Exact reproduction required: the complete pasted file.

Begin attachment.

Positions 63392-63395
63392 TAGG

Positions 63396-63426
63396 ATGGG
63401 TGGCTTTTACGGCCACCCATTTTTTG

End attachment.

Positions 63392-63395
63392 TAGG

Positions 63396-63426
63396 ATGGG
63401 TGGCTTTTACGGCCACCCATTTTTTG